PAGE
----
Transferring Images in the Field
At the end of the day once I get back to the hotel room, office or wherever my laptop is I will transfer all the images from the CF cards on to the laptop. Along with importing to the laptop hard drive I will always import an additional copy on to an external hard drive. There are two types of hard drives. Those that have failed and hard drives that are going to fail, it is only a matter of time. I cannot emphasize enough the importance of having a back up.
There are a number of different card readers available on the market. The one show is a SanDisk firewire reader. I also use the Lexar firewire readers which are convenient because they are stackable and able to importer a number of cards in sequence. I prefer the SanDisk reader when I travel because it is smaller. Neither one of these are these are available any more so I recommend you research them and try to purchase a fast card reader. I always make sure I have an extra card reader as well normally one that can import the SD cards from my point and shoot as well.
I use Adobe Lightroom when I import my images in to the computer. Lightroom will allow me to at the same time import and additional copy to a separate location, in this case my external drive. Before I import my images I normally will change the file name and add general keywords that apply to all the images.
One thing I try to do and I think it helps immensely is do a review of the images that you captured that day. Reviewing the images just using the display on the back of the camera is very limited despite continued improvements in resolution. I try not to delete anything off the camera itself unless it is very obviously out of focus, etc.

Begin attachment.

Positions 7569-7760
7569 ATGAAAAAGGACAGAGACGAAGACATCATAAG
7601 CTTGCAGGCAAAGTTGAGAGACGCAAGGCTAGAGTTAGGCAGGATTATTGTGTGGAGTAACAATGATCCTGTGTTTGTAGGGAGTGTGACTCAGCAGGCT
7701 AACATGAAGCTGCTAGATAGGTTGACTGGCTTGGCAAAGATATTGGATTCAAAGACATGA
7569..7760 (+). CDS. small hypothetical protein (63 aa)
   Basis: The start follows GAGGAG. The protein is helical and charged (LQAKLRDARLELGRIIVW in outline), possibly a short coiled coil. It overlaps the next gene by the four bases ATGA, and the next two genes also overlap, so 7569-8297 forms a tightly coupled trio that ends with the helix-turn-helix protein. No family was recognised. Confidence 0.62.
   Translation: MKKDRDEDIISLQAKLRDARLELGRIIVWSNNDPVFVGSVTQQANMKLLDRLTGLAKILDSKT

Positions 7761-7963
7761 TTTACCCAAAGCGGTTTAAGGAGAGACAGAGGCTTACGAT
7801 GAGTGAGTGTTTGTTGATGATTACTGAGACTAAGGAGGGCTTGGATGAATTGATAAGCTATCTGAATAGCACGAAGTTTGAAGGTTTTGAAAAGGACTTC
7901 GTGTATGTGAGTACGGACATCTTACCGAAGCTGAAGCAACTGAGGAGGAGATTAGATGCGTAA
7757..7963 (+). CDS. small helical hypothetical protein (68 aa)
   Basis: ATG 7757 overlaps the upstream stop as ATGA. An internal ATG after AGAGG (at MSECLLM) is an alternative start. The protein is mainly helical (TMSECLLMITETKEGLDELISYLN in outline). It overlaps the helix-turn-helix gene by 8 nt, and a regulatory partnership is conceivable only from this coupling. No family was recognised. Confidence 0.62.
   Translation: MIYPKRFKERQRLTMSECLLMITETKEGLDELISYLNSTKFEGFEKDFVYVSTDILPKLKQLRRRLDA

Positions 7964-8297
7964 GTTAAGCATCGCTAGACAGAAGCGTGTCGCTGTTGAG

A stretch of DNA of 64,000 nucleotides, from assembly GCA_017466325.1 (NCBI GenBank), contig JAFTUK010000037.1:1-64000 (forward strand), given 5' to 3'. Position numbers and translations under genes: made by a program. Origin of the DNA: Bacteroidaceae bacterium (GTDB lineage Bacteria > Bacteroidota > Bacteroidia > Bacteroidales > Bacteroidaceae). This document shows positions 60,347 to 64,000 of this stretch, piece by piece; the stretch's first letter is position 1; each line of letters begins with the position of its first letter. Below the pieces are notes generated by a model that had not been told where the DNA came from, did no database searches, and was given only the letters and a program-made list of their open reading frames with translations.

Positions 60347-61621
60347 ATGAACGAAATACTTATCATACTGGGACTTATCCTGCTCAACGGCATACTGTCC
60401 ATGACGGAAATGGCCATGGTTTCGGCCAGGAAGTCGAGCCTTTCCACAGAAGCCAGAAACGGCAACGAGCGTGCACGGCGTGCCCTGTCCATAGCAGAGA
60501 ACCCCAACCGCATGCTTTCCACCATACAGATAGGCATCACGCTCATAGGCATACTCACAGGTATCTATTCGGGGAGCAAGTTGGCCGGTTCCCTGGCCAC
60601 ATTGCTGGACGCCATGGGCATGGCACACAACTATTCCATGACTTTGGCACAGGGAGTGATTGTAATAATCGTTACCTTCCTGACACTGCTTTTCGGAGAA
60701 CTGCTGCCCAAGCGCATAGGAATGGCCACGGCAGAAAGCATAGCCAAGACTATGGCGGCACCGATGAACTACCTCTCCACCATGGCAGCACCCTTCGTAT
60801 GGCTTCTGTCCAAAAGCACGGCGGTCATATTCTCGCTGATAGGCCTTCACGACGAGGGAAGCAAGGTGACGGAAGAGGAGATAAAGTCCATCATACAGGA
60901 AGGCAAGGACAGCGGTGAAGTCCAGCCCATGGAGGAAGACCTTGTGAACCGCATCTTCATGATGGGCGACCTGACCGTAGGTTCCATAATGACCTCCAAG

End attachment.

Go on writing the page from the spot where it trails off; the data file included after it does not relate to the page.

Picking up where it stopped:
The nightly review also helps with insuring that you captured the images that you thought you did as well as identifying any mistakes you may be making with your technique. Discovering this now is much more useful than when you have already returned from your trip. As far as sorting the images shot that days I generally limit this to just deleting the obviously bad ones at this point.
Normally I do not go too much farther at this point as it is generally late and there is still equipment maintenance etc but I try to at least get the images transferred nightly. Once the images have been transferred from the card I will not reformat the card until all the blank cards have been filled and I have to start reusing them.
Many photographers will advocate have two separate external hard drives as backups and while I will normally bring two external drives I find backing up the images in two separate drives as well as the laptop to be very time consuming. I will generally make a complete copy of my external drive on to the second external drive before returning home. During the trip I ensure the drives and laptop are all packed in separate bags in the event of loss, theft, etc.
Data Management at the Office.
There are many options for home storage and they have been discussed at length on the internet. I just intend on giving a brief opinion on each as they apply to my workflow.
CD/DVD - This option is limited due to the amount of storage it offers. In my opinion it is too easily damaged and I believe it is a dying media format. I know many people will not agree with that but I view it much like the 3.5 disk.